Getting a massage may sound like a luxury saved for only the wealthiest patrons, but that’s a common misconception. In fact, massage therapy is extremely effective in helping with a variety of mental and physical issues. Whether you’re seeking a massage to improve your mobility or want a facelift massage to turn back the hands of time, massage therapy has a variety of benefits.
Massage and Beauty
When we think of massage, we most often think of a beauty spa with cucumbers over our eyes and fluffy white bathrobes. While massages are used just as often as a way to treat mental fatigue and physical issues, they can also be used as a beauty treatment, smoothing away worries and cares.
Depending on the type of massage and how much time you have, a massage session may last from 15 to 90 minutes. Some massages, like a facelift massage, may focus on smoothing away crow’s feet and other wrinkles while deep tissue massage therapy uses pressure to relieve aches and pains from your joints. There’s no guarantee that you’ll stay young forever with a regular massage, but the 18th annual American Massage Therapy Association Consumer Survey from 2014 found that approximately 9 million people over the age of 55 had a total of 39 million massages in the previous 12 months. Perhaps there’s some restorative power in a massage after all!
Therapeutic Massage for Stress
Between 2013 and 2014, twenty-three percent of massage consumers had a massage to help them relax and reduce stress. While it may seem odd to some, many different types of treatments, from deep tissue massage to a facelift massage during a spa service, can be extremely relaxing and beneficial for your health.
The International Journal of Preventive Medicine stated in a recent study that massage therapy could possibly help control blood pressure in pre-hypertensive women. The study showed that the immediate results of lowered blood pressure lasted up to 72 hours after a massage. Those results alone are a great reason to give massage therapy a try if you’re struggling to manage your stress.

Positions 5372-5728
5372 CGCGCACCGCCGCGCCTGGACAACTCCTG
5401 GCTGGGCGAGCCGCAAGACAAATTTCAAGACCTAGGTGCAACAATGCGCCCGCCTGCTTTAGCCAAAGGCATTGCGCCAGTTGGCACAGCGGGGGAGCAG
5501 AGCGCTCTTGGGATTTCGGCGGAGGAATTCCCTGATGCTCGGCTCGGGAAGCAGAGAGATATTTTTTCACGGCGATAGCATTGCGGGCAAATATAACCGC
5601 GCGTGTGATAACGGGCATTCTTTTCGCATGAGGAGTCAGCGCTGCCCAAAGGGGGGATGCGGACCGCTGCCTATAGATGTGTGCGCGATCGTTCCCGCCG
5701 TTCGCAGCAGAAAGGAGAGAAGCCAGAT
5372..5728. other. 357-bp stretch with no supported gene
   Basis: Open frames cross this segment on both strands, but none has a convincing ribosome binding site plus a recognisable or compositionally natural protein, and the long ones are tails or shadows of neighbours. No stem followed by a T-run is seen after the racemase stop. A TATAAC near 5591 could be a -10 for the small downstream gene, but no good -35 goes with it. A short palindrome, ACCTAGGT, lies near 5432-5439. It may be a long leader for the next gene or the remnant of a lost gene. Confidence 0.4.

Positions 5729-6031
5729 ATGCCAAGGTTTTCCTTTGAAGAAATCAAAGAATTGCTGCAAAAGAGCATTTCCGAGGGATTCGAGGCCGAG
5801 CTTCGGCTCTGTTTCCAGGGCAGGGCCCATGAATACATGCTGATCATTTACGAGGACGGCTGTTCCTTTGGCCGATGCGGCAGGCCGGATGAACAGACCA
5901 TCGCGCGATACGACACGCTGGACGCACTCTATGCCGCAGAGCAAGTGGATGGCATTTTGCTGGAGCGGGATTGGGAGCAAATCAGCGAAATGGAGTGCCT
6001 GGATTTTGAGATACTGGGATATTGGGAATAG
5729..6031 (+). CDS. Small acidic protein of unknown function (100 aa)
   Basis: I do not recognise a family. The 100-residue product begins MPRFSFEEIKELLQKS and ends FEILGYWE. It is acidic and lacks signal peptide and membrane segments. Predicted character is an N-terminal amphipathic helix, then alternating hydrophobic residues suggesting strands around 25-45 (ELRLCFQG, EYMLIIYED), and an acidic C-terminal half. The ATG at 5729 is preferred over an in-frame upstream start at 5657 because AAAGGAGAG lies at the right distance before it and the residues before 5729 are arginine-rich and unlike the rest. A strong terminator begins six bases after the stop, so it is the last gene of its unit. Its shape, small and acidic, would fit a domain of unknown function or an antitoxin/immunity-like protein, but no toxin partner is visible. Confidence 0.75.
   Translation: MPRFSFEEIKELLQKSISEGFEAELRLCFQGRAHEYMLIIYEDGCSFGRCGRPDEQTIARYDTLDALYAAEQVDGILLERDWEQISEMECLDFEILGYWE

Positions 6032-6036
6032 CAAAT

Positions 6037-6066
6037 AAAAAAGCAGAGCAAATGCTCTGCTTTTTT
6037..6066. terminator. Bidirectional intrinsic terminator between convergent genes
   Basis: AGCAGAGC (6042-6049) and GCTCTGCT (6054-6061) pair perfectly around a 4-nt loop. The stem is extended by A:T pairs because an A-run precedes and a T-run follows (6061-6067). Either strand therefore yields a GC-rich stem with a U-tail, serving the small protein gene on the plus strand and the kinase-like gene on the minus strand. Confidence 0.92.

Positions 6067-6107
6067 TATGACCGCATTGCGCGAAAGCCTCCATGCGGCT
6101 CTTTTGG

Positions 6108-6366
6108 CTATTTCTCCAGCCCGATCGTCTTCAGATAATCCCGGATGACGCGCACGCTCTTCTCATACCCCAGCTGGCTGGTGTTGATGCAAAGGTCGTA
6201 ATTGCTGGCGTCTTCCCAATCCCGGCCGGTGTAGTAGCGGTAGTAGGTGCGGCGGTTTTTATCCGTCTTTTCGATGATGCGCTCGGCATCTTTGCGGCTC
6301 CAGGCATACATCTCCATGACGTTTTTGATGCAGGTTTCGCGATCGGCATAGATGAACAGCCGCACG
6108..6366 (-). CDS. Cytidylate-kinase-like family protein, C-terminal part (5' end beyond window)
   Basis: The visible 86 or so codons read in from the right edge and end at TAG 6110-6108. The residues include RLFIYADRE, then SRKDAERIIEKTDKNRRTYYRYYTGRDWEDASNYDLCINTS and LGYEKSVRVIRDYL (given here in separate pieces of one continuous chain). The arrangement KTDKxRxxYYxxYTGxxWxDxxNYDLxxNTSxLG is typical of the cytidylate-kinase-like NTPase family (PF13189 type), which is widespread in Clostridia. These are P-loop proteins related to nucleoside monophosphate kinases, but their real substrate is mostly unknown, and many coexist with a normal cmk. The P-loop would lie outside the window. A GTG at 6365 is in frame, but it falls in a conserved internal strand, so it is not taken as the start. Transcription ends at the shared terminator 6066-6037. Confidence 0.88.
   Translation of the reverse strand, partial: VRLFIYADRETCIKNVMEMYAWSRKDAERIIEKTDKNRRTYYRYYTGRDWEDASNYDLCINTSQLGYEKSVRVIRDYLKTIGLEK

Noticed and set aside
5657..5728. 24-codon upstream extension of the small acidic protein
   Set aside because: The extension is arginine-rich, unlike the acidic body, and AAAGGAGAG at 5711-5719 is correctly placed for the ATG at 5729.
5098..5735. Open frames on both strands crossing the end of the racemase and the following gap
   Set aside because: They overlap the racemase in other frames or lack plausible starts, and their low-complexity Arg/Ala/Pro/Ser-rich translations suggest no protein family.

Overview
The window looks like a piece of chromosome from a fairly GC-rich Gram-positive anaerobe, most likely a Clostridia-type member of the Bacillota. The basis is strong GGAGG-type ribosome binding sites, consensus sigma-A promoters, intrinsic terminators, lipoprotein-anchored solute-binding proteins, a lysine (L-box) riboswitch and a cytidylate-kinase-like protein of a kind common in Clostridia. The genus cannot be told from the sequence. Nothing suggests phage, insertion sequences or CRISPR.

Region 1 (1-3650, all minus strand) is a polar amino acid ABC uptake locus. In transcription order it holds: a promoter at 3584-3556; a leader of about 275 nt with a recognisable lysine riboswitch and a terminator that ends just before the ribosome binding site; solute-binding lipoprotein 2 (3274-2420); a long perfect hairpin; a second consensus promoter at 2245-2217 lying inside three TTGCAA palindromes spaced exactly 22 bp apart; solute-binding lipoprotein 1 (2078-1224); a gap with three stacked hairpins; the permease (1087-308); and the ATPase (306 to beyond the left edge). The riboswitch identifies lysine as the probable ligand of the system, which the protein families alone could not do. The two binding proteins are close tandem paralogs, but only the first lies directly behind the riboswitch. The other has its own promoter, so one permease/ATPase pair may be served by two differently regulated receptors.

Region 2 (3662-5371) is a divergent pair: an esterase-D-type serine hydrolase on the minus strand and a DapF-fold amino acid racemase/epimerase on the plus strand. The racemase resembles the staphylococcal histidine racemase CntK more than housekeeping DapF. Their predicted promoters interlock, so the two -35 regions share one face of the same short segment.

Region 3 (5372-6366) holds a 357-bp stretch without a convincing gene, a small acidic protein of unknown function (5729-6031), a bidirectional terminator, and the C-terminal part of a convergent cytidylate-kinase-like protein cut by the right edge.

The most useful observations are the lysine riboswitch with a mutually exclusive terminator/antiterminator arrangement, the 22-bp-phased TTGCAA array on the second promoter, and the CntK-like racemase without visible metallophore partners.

Medical Massage for Aches and Pains
Most people are most familiar with medical massages with regards to sports massage therapy, helping an athlete recover after an injury. While that is not inherently untrue, massage can also be used to treat a variety of medical issues. Fifty-four percent of adult Americans who received a massage between July 2013 and July 2014 received it to alleviate medical or health issues such as soreness/stiffness/spasms, injury rehabilitation, pain management or overall wellness.
Massage therapy is even becoming more commonly offered in hospitals because of its viability as an option for medical treatment. According to a recent American Hospital Association survey, nearly 82% of the 1,007 hospitals that participated in the survey reported offering CAM (complementary and alternative medicine) therapies included massage therapy among their health care options. So while a massage may sound like something that’s only for the rich and famous, you may find that massage therapy is making its way into the world of medicine and promises to be here for a very long time.